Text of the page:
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A humanitarian crisis (or humanitarian disaster) is defined as a singular event or a series of events that are threatening in terms of health, safety or well being of a community or large group of people.
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- As with all so-called humanitarian crises, it is essential to remember that the social conditions found across most of the countries of the South are the direct product of how these states are inserted into the hierarchies of the world market. Historically, this included a long encounter with Western colonialism, which has continued, into contemporary times, with the subordination of poorer countries to the interests of the world’s wealthiest states and largest transnational corporations. Since the mid-1980s, repeated bouts of structural adjustment — often accompanied by Western military action, debilitating sanctions regimes, or support for authoritarian rulers — have systematically destroyed the social and economic capacities of poorer states, leaving them ill-equipped to deal with major crises such as COVID-19.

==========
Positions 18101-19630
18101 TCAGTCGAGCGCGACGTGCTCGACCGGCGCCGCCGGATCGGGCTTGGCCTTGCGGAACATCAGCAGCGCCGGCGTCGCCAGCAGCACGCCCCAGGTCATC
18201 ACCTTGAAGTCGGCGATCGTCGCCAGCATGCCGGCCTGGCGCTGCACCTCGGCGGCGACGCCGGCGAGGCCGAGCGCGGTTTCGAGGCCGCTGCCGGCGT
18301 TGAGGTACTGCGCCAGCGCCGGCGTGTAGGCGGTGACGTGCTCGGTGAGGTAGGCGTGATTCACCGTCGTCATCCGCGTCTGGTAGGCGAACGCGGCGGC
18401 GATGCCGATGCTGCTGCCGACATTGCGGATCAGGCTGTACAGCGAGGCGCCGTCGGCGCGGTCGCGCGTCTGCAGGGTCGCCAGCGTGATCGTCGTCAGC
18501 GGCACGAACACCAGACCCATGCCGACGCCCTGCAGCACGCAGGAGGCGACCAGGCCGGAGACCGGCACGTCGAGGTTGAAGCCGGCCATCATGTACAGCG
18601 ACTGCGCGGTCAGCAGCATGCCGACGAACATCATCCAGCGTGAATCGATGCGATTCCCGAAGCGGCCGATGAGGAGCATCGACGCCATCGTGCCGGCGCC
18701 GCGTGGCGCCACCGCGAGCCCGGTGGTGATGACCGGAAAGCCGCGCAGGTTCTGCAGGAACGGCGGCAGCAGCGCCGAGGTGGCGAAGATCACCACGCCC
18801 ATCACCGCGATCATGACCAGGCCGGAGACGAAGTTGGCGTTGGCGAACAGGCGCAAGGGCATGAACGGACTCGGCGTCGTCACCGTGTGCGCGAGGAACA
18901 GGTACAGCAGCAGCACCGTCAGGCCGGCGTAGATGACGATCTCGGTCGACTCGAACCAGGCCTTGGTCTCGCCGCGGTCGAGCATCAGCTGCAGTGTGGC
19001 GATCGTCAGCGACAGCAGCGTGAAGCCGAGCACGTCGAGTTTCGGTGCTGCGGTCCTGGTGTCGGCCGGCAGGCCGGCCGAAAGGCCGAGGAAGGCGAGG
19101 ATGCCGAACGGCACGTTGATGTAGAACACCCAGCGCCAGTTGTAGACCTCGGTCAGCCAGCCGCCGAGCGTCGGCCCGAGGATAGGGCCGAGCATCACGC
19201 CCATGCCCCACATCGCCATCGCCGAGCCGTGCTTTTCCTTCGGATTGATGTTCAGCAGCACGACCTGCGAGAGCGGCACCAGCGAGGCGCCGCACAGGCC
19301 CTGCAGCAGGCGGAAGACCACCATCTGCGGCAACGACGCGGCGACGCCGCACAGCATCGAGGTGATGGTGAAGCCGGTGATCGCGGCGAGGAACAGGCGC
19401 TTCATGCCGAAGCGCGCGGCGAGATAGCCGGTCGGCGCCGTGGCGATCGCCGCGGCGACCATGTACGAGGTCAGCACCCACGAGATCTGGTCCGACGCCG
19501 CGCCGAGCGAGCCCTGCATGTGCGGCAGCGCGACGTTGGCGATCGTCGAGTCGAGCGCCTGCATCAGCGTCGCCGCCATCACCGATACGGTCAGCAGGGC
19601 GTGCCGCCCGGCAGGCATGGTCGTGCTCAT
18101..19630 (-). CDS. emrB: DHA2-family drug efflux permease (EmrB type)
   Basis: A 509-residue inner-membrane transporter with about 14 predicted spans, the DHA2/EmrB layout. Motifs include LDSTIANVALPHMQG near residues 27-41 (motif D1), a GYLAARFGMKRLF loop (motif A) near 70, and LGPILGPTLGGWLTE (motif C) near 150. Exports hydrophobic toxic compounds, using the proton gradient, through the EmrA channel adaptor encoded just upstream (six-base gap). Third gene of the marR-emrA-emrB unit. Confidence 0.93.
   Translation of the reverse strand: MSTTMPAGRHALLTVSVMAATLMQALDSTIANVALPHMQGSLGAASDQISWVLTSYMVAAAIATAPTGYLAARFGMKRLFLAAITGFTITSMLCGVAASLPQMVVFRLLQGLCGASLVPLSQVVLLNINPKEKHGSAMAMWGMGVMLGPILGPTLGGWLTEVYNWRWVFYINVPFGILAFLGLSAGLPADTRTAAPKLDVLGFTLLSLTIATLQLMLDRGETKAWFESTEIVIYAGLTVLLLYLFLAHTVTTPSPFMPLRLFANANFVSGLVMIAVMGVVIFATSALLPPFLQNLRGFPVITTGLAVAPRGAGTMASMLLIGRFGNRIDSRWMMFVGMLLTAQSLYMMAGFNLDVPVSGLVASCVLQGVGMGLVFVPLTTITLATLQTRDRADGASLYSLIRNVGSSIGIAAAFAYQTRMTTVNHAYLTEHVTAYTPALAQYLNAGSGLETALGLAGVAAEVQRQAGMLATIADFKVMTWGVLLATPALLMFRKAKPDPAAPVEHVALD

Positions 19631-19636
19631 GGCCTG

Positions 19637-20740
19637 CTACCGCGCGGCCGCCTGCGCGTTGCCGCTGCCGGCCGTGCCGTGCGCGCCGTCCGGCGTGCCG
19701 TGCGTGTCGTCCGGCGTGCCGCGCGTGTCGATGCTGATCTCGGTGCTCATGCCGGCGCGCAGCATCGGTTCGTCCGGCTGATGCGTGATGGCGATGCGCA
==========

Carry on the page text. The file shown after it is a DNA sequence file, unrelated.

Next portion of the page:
- Adam Hanieh, This is a Global Pandemic – Let’s Treat it as Such, 27 March 2020, Verso Books
- Today's real borders are not between nations, but between powerful and powerless, free and fettered, privileged and humiliated. Today, no walls can separate humanitarian or human rights crises in one part of the world from national security crises in another.
- Kofi Annan, Nobel lecture, Oslo, Norway, (10 December 2001)